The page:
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THE INDEPENDENT, ELIZABETH CITY, N. C.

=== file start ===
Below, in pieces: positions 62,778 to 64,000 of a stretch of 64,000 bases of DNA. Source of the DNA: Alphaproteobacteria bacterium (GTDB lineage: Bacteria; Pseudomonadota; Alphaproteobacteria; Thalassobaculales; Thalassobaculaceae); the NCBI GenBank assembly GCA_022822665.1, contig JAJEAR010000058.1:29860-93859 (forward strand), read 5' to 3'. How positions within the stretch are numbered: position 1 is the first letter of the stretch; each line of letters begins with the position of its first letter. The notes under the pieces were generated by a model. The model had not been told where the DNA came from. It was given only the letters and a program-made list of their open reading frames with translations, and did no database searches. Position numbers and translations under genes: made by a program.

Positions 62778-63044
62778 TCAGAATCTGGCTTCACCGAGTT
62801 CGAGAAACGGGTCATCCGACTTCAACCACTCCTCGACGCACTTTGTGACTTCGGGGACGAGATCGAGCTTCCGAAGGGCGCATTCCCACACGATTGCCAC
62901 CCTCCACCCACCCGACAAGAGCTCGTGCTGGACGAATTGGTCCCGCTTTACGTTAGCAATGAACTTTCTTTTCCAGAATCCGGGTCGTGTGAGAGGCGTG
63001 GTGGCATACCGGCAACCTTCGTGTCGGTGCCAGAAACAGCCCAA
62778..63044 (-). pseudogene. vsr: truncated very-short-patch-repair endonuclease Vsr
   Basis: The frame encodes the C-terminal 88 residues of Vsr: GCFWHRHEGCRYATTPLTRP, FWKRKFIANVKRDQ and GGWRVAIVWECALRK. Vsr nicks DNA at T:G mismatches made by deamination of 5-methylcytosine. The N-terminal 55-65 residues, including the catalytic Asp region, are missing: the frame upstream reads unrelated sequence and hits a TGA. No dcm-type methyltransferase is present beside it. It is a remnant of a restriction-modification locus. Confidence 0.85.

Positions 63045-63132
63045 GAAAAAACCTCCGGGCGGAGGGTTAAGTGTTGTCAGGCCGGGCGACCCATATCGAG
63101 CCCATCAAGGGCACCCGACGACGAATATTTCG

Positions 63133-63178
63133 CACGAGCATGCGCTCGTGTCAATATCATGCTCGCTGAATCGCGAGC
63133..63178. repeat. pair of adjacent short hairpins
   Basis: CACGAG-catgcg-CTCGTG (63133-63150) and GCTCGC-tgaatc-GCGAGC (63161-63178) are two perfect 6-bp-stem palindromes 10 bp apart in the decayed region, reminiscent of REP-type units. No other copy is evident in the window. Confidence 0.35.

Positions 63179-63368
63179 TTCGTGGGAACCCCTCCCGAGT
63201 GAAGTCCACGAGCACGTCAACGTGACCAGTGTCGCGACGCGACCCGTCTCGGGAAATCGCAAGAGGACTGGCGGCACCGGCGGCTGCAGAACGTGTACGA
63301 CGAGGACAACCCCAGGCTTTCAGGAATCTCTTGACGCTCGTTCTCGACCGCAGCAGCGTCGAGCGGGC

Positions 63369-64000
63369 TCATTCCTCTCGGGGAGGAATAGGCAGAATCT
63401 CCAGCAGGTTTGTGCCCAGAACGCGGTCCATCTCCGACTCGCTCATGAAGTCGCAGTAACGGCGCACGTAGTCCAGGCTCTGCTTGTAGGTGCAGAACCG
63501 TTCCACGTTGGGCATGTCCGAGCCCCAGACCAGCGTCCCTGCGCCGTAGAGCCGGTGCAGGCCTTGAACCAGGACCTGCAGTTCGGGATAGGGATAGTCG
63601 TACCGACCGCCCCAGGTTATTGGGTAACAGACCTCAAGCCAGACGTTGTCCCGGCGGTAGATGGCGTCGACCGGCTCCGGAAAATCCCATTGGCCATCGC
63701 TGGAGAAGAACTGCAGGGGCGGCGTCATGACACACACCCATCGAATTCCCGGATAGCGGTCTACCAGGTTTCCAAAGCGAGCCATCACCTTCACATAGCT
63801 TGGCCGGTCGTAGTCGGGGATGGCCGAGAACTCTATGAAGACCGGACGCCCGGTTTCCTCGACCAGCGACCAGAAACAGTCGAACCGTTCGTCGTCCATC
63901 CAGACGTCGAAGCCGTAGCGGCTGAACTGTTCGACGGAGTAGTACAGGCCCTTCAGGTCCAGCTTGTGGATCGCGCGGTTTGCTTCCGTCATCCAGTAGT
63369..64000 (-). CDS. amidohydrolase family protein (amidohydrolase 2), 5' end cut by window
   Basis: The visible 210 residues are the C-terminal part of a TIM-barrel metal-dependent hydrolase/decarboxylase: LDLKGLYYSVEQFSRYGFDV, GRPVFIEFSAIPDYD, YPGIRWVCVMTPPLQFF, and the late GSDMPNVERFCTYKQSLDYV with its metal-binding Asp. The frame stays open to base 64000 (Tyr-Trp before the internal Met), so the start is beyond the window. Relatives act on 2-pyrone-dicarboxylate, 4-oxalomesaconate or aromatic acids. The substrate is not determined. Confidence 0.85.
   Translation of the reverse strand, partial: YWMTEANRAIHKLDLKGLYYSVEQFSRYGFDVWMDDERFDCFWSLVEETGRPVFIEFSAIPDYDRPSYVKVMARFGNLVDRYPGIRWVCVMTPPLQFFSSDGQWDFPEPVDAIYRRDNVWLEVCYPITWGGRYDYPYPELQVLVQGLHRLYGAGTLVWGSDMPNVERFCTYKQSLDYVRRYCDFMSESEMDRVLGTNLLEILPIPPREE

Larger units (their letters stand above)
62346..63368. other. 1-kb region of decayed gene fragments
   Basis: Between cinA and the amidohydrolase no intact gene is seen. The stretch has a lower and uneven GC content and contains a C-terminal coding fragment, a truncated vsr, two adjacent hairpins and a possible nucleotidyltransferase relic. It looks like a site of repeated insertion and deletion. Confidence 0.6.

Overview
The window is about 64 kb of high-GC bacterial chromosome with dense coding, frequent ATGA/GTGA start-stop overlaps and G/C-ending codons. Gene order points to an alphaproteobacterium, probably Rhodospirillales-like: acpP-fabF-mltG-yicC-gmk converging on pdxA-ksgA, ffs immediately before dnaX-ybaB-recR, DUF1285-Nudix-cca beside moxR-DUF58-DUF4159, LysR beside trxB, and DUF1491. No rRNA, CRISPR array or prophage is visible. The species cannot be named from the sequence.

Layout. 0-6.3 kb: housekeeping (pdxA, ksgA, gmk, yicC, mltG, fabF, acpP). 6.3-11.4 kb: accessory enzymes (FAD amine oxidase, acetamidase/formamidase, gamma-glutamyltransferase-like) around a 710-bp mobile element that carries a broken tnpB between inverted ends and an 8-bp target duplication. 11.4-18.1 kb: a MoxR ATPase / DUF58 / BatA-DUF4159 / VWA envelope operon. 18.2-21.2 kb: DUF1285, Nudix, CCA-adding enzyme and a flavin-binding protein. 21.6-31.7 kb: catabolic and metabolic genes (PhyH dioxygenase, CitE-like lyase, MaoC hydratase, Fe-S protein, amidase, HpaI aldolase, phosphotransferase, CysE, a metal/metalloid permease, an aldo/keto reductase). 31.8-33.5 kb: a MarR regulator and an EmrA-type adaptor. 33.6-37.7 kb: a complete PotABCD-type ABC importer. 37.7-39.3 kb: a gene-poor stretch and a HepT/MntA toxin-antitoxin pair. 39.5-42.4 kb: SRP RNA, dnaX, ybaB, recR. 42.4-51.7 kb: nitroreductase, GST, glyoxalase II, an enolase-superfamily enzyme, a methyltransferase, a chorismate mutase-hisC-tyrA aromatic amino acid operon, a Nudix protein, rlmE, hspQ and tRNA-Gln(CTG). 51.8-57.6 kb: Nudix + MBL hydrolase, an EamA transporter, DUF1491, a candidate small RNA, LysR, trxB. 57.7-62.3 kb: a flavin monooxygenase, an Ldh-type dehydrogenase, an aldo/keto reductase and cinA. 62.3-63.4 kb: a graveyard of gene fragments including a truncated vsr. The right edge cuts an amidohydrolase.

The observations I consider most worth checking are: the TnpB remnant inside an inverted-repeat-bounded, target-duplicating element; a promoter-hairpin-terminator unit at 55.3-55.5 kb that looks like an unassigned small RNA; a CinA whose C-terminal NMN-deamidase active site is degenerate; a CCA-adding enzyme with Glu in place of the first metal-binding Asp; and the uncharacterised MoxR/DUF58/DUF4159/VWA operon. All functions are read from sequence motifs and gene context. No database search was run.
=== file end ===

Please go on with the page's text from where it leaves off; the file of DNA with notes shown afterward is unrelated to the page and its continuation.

FRIDAY, JUXir 0. .... Wff It. f i i- ! i .3 l.j if '1 THE INDEPENDENT W. 0. SAUNDERS, Editor Published every Friday by W. 0. Saunders at 505 East Fear ing St., Elizabeth City, Pasquotank County, North Carolina. Subscription Rates: 1 Year $1.50; 6 months $1.00; months 50c; Payable in Advance. Entered as 2nd class m atter at the poa office at Elizabeth City, N. C, June 9, 1908 VOL. XII. FRIDAY, JUNE 20, 1919. NO. 270 Able to Stand It S pointed out elsewhere in this newspaper this week, North Carolina's wealth in automobiles alone according to tne latest government figures, is $46,000,000. The Universi ty of North Carolina News Letter points out that North Carolina is 12 times richer to-day than it was three years ago. The News Letter assumes that our riches are measured by our bank deposits and savings of all sorts. Our bank account savings in 1915 amounted to 22 million dollars. To-day our bank accounts, Lib erty Bonds, War Stamps and other known savings total 266 mil lion dollars. In meantime North Carolina has given more than three million dollars to the Red Cross, the Army Y. M. C. A., Ar menian relief and the like. The call of various church boards for five millions more from us will not "bust" us. The Real Menace 10 'HE frantic demand of high government officials for a con tinuation of something like our war time espionage act is fraught with dangers for this republic. The perpetuity of the espionage act is demanded, we are told, to put down Bol shevism, Anarchy and discontent. If the United States would analyze the condition in this country it would not have to seek far to find that Bolshevism, Anarchy and other aggravating isms are flourishing today because of the war time espionage act, not in spite of it. Take away from a fanatic the right to hurl anathema and he will throw a bomb. The American press has enjoyed less liberty during the war than the press of Europe. The administration at Washington has out Prussianed Prussianism in abridging free dom of speech and of the press. Not only has the government suppressed free speech, but government agencies themselves have manufactured propaganda of a misleading nature and the Ameri can people have been kept in the dark about what their govern ment was doing. The American people today do not know what has become of the billions of dollars wor th of unused food, cloth ing and other staple merchandise which the government had left upon its hands when hostilities ceased. The American people have not been kept fully informed as to the doings of the Peace Confer ence. President Wison with his high sounding phrases about "open covenants openly arrived it": President Wilson who has re peatedly anathematized secret diplomacy, was the first to set up a howl when copies of the secret covenant, secretly arrived at, got into this country a few days ago. A continuation of repressive measures and continued secrecy upon the part of our government in making deals with foreign powers mean more and more anarchy in this country. Throwing men like Eugene Debs in a dungeon ; railroading a. Tom Mooney to the gallows on manufactured evidence ; deporting aliens without giving them a hearing, and then clubbing the fellow who voices a protest against these things is like trying to put out a fire by pour ing gasoline upon it. That is just what Senator Overman and his muddling tribe are doing right now. The greatest menace of this country at this time, is not the ig norant foreigner voicing his discontent, but unsophisticated poli ticians like the Senator from North Carolina who do not know how to interpret or deal with the discontent that belongs to these peculiar times. tion upon which to build a beautiful, neighborly, godly human so ciety. And now that we know our earth pretty well, now that we have triumphed over time and space and matter, maybe we will settle down to more sublime studies. The biggest work of all ages i now n"ne for the eenius of scientific man; what the world needs now is science applied to the teachings of Jesus Christ. The riddle of the race, as yet unsolved, is How to love one's neighbor as one's self. MiCKIE SAYS NOU tsAUSTNT THINK WERE CARELESS JEST BECUZ. NOU FND A TYPOGRAPHICAL ERROR. IN THE. PAPER OMCE IN A. NVAYE. NN GrOSVA, NWWJ TVAE BILLIONS OF CHANCES THEV IS T' OlT THINGS VNR014O, tTS A NOND. VJE DONt KAA.K.E. vhAOV.E. ERRORS "TWAN VNfc DO We Are Moving 'HE most spectacular, if not the greatest, achievement of modern science was realized at 9:40 o'clock Sunday morning when an airplane which left the coast of New foundland Saturday afternoon, landed safely on the coast of Ire land, making the flight across the Atlantic, a distance of 1,900 miles in sixteen hours and twelve minutes. The flight, without a stop, was made by two young British officers, Capt. John Alcock and Lieut. Arthur W. Brown. They have brought London as close to New York by aero, as Chicago is to New York by rail. It would seem that there is little left in the realms of physics for mortal man to accomplish. Within half a century nian has sounded the depths of the seas; explored every part of the earth; implanted his banners on every altitude; discovered, photographed and analyzed every star within a hundred million miles of earth; harnessed invisible powers to his material needs; turned arid wastes into. fertile gardens; converted cataracts into light and power; spanned continents with bridges of steel and cut conti nents apart to shorten his trade routes. From earth and rock and timber he has carved every conceivable masterpiece, from a simple tool to a towering sky scraper, with every labor saving device in stalled. I say it would seem that there is little left in the realms of physics for mortal man to realize. I suppose some one said that when Fulton perfected his steamboat, and again when Morse brought out his electric telegraph. I am quite sure I heard persons say something like that when Edison invented his first crude talking machine. But if man finds less to achieve in the realms of physics from now on, perhaps man will find more time to devote to his moral and psychic nature. We have been living in the backyard of the universe as it were. Cast adrift upon this strange planet by an energy which, for want of a better name, we call God, we have spent centuries exploring the things about us and trying to under stand them. We have utterly neglected to explore ourselves and understand each other. From time to time some great soul was born among us who did attempt to comprehend the mystery man. They suffered much in their brief day and when their thoughts lived after them we called them gods. Maybe it was not given us to accomplish too much all at once. To the author of the universe space is not measured in miles and a thousand years are as but the tick of a watch. God takes a hun dred years to grow a tree. Man waxes impatient if he consumes a twelve months in the erection of a modern industrial city with factories employing ten thousand men and homes for the families of the ten thousand to live in. Perhaps we have done pretty well just to get acquainted with tne earth itself -in ftAn AicLciiuc ui iu,uuu years, ana in these 10,000 years master its material resources. Perhaps it' has been necessary to work along the lines we have worked, to lay a founda- Li. D. Chappell, who has charge of the entertainment, promises suitable chap erones, and gives assurance that the Friday night dance will be strictly a square dance, as will be all that are held on Tuesday and Friday nights. Those held on other nights will be round dances. NORFOLK MARKETS Norfolk, Va., June 19, 1920 Reported especially for THE INDE PENDENT by Jarvis & Fentress. The following prices represent act ual sales made to-day: Items not quoted were not sold to day and the Food Administration pro hibits quotations other than actual sales. Hens 35- Eggs . 42c Frying Chickens 50c to 55c Turkeys, live 30c Roosters, live 20c Ducks, live : 25c New Irish Potatoes.primes $3.50 to $4.50 fill IS? ' NEGRO BOYS AND GIRLS DISPLAY FINE PATRIOTISM The patriotism displayed by Negro boys and girls enrolled in the club work of the Agricultural Extension Service last year is well worth notice. The enrollment was surprisingly in creased in the various clubs, while the results of the work greatly intensified the interest of the adult Negro farmers During the year 1917 the total en rollment of Negro boys and girls in North Carolina was only 1,400, but during the year 1918, while the food producing campaign was the uttermost topic in the minds of every patriotic American citizen an appeal was made to these little workers. They were told why they should engage in this work as a necessary, defense for their coun try; that they could greatly assist by growing food to feed the boys who had gone to the trenches. The response was not 1,400, as in the previous year but 14.000. About 9,000 of these were in the corn, pig, poultry and other agricul tural clubs. About 5,000 were in what is known as Emergency Agricultural clubs, but they did as good work as those in the regular clubs. SQUARE DANCE TO-NIGHT A square dance will be given at the exhibition hall of the Old Fair Ground Friday night, at which the public is cordially invited to be present. Dr. FOR SALE: Cheap for cash. I Ice box, 5 show cases; 1 pair counter scales; one 60 gallon oil tank; I Na tional Biscuit Co. cake rack. Apply to F. OWENS CO., 817 Southern Ave. Elizabeth City. N. C. pJel3-3t FOR SALE For Sale: Large eight room house, front and back stairway, all modern elegant water. Large lot, small orchard growing. Located on Dyer Street, con venient to School, convenient to churches, and close to business part of town. To appreciate it is to examine it. Will sell for cash or make terms to suit purchaser if possible see N. R PARKER & Son. cJe20-2t LOST: My coat, containing small sum of money, pipe, letter, Jr. O. U. A. M. pin, etc. Lost on road between Elizabeth City and Grandy. Reward for return to LEONARD MORRIS SETTE. Grandy, N. C. pJe20-lt 1 1 1 : 1 1 1 ii 1 1 1 1 1 1 1 1 1 1 1 1 1 1 1 1 1 1 1 1 1 1 1 1 1 1 1 1 1 1 ii 1 1 1 1 ii 1 1 ii SAVE YOUR EYES Good eyesight can be main tained only by good care of the eyes. At the first signs of eye strain you should have your eyes attended to. Optometry consists of the correction of this strain by drugless methods. DR. I. W. SELIG, Opometrist 521 Main Street iiiiiiiiiiiiiiiiiiiiiiiiiiiiiiiiiiiiiiiiiiiiiiiiiiii Mil 6BB to me mm? Special Vacation Deal of Palm Olive Soap now on 3 for 25c. A dozen for a dollar. (This soap usually retails at 15c). Jergens Violet Glycerine Soap, 10c Colgate's famous Bay Rum Soap, 1 5c. White Clematis Soap, 2 for 25c. Woodbury's Facial Soap, 30. Resinol Skin Soap, 30c. Parke, Davis & Co.'s Germi cidal Soap, 25c. Also small sizes of Cashmere Bou quet and Hudnut's Violet Sec Soap at 1 0c for the guest room and traveling bag. And of course you will need a good Talcum Powder, nicely borated, something like Mennen's, Mavis, Orange Blossom (the new odor) or Euthymol, the anti septic talc. Let us supply you with your vacation needs. The City Drug Store Phone No. 288. Cor. Water and Matthews St.s H. S. OVERMAN V. K. OVERMAN The TT1 me Eye of UNCLE SAM Once again on June 11th and 12th, Uncle Sam has sent his personal rep resentatives to make an Examination of the Records and Affairs of this Bank. They have found the Bank in Healthy and Thriving condition and registered their approval of it as a Strong, Safe and Efficient Banking In stitution. The First & Citizens National Bank Elizabeth City, North Carolina 4 - ON SAVINGS -4 CHAS. H. ROBINSON, DR. L. S. BLADES, - W. C. GLOCER, President. Vice-Pres. Vice-Pres. W. G. GAITHER, -M. R. GRIFFIN M. H. JONES, - Vice-Pres. & Cashier Asst. Cashier. Asst. Cashier In The Country? Let our experienced force launder your Palm Beach or Kool Kloth Suit. They know how. If you live out of town send it by parcel post and we will return it looking fresh and new. AGENTS WANTED AT ALL POINTS Albemarle Steam Laundry MAIL ORDER DEPT. ELIZABETH CITY, N. C. Statement Manhattan Life Insurance Company of New York City J Condition December, 31, 1918, as Shown by Statement Piled. Amount of Capital paid up in cash, $ i ( c tt( ( Amount of Ledger Assets December 31st of previous year, $ ; Increase of Capital during" year 'Total, $lS.S!t,140.ft Income Prom Folycyholders,$l,669,504.13; Miscellaneous, $ 1,21S,052.06; ' Total 2K..r..'f.J5 Disbursements To Policyholders, $2,252,522.21; Miscellaneous, $S17,468.70; ................... . . . .Total, 3.0!' f0'11 ASSETS Value of Real Estate (less amount of encumbrances), 4.7:, jVi.il Mortgage Loans on Real Estate . . ; 5,310.' M Si Loans secured by pledge of Bonds, Stocks, or other collateral, War Risk.' Loans made to Policyholders on this Company's Policies assigned as collateral 3.SH.MMi Premium notes on Policies in force (of which $...is for first year's premiums'), Value of Bonds and Stocks .j.ogf.PM.W Cash in Company's Office, 3.132.2 Deposited in Trust Companies and Banks not on interest ;.f2!-t" Deposited in Trust Companies and Banks on interest, . ".".". 4!0i2'' Interest and Rents due and accrued, , , j v 381. Premiums unpaid, -" i34.12-3 All other Assets, as detailed in statement 0.?.tk t,; Total . . . . . . . . . . . . . . . . . liU'K Less Assets not admitted,, 6T,M' Total admitted Assets .." . . .". . . ..... . 19,212,-E 21 LIABILITIES Met Reserve, as computed . 1S'.14''' Present value of amounts not yet due on Supplementary, Contracts, etc., i4!)ttX Liablity on Policies canceled and not includel in "Net Reserve," etc., " ;o;iMs Policy Claims, lic'-'--3 Due and unpaid on Supplementary Contracts, 16 Dividends left with Company at interest ".""" '-K'.sH-' Premiums paid in advance, including Surrender Values so applied, " j.iH; Unearned Interest and Rent paid in advance S3.f'-' Commissions due to Agents, etc., Estimated Amount payable for Federal, State, and other Taxes, . ..". .". . . iJ-aW-'"8 Amounts set apart, apportioned, provisionally ascertained, calculated, awaiting apportionment etc.. n'.&.SS' i? Miscellaneous Items, ' ". . 76,241 Extra Reserve 1 .!!!!!!!!" 4-j7' Sl All other Liabliities, as detailed in statement, ' " " tiM''" Total amount of all Liabliities, except Capitai, . . . . . . . lS,S30.r-r,: Capital paid up in Cash '$100,000.00 Unassigned funds (surplus), ..181 720.20 't! Total Liabilities .Y .7." ..".". ......... .$19.21" BUSINESS IN NORTH CAROLINA DURING 1918 Policies on the lives of citizens of said State in force December 31st of previous year, Number 637; Amounts Policies on the lives of citizens of said State issued during year ...Number 106; Amount. Total Number 742; Amount, Deduct ceased to be in force during year .....Number 50; Amount, Policies in force December 31, 1918, Number 696; Amount Losses and Claims incurred during year Number 10; Amount Total f . . . Number 10 ; Amoun Losses and Claims settled during year in cash,$ by compromise. $ Number S; Amount, Losses and Claims unpaid December 31, 1918, .Number 2; Amount. Premiums collected or secured in Cash and Notes or Credits without any deduction for Losses Dividends Ccmmissions, or other expenses President Thos. E. Loveloy ' Secretary, M. S. Mott Treasurer, F. D. Kirnin Actuary, W. N. Staley Home Office, New York City Attorney for service, Jas. R. Young, Insurance Commission ei, Raleigh, N C. Manager for North Carolina Home Office. Raleigh, March 13. i-J" STATE OF NORTH CAROLINA Insurance Department I, James R. Young, Insurance Commissioner, do hereby certify that the above is a true and correct aD5rv , i the statement of the Manhattan Life insurance Company of New York, filed with this Department sno. condition of said Company on the 31st jday of December, 1918. "Witness -my hand and official seal the day and date-above written ' ' ' JAS. R. YOUNG, Insurance Commissioner. l.?2S.J in & :i.4 t:t oh